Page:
I made it to the Fitchburg Art Museum on the very last day of Plastic Imagination (curated by museum director Nick Capasso). The work of two of the artists made me think about the role of layers in art. Artists work with layers all the time. There are layers of paint, layers of color, layers of distance, layers of focus, layers of meaning – transparent, opaque, physical and mental.

Lisa Barthelson had several works in the show. Her beautiful colorful mandala (mandala, all consuming, 46″ diameter) is meticulously organized and constructed. On a closer look you see it was created entirely of cast off, used up plastic objects from her life. Layers of color, meaning, and reality.

What do you do with your old toothbrushes?

Buttons, bar codes, bottlecaps and beads

Tom Deininger created a gorgeous sculptural painting of Mt. Rainier. When you get closer you realize it’s made of cast-off plastic objects, usually toys and figures which had been altered (a bit like Woody Allen’s the body of a crab and the head of a social worker). The layers of meaning, non-meaning, and visual anarchy are overwhelming, but  step back and once again it’s Mt. Rainier.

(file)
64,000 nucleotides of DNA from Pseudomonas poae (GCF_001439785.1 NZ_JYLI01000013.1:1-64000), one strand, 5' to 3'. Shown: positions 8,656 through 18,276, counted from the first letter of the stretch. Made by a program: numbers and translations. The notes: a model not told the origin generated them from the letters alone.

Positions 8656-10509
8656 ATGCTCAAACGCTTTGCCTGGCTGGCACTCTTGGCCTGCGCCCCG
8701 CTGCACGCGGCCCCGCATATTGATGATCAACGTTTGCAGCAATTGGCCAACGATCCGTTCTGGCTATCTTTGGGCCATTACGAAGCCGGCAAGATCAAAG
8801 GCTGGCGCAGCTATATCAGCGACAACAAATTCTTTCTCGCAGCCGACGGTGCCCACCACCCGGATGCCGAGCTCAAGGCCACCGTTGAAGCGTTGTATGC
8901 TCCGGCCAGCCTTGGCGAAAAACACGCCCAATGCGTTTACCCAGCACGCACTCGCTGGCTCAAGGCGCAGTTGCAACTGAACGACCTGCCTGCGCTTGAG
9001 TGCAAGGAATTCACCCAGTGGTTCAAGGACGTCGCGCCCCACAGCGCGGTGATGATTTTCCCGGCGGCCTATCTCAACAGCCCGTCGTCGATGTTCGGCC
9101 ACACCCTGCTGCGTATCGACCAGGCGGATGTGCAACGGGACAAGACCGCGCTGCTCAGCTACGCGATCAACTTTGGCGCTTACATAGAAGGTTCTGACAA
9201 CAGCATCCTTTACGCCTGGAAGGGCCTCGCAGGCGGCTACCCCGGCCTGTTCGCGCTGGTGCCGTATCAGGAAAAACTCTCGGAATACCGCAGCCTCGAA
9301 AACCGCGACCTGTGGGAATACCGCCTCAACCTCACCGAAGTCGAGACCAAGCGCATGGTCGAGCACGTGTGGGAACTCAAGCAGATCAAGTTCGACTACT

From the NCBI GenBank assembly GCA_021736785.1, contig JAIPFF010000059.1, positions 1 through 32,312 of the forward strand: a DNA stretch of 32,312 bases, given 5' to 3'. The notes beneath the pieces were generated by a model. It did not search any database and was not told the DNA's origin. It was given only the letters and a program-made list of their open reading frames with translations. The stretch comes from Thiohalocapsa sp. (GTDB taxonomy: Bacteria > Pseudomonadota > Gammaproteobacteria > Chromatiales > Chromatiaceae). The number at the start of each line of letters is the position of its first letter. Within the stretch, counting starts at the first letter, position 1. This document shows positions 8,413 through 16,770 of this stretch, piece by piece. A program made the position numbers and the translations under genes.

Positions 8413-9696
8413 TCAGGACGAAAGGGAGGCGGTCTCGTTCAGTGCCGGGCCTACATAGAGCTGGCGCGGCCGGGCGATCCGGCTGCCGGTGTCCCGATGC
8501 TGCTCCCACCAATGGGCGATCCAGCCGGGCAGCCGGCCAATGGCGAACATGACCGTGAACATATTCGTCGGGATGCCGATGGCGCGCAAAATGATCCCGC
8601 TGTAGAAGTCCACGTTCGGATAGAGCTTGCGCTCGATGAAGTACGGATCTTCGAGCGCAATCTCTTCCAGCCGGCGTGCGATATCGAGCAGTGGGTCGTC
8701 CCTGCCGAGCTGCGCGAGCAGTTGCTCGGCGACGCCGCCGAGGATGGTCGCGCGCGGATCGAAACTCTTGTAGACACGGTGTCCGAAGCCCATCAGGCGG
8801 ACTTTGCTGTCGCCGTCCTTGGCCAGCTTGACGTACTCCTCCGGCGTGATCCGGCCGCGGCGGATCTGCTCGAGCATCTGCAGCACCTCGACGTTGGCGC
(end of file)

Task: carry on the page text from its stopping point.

Mt. Rainier by Tom Deininger

Is that Einstein’s head amid the rubble?

The green field is really green plastic.

These artists both used common household stuff, the kind we send to the landfill, to create work with all the layers mentioned above, as well as additional layers– incongruity, surprise and humor.

I drove home contemplating the layers I use in my own work, deliberately and unconsciously, intrigued by the possibilities that these pieces conjured. The exhibition caused me to begin thinking about my work in terms of layers, each with a specific role and purpose. Even the layer of distance to and from a painting can be used as another component of the creative process. Perhaps nothing will actually change in my work (except I may add more “trash” into it), but I will be thinking about it differently.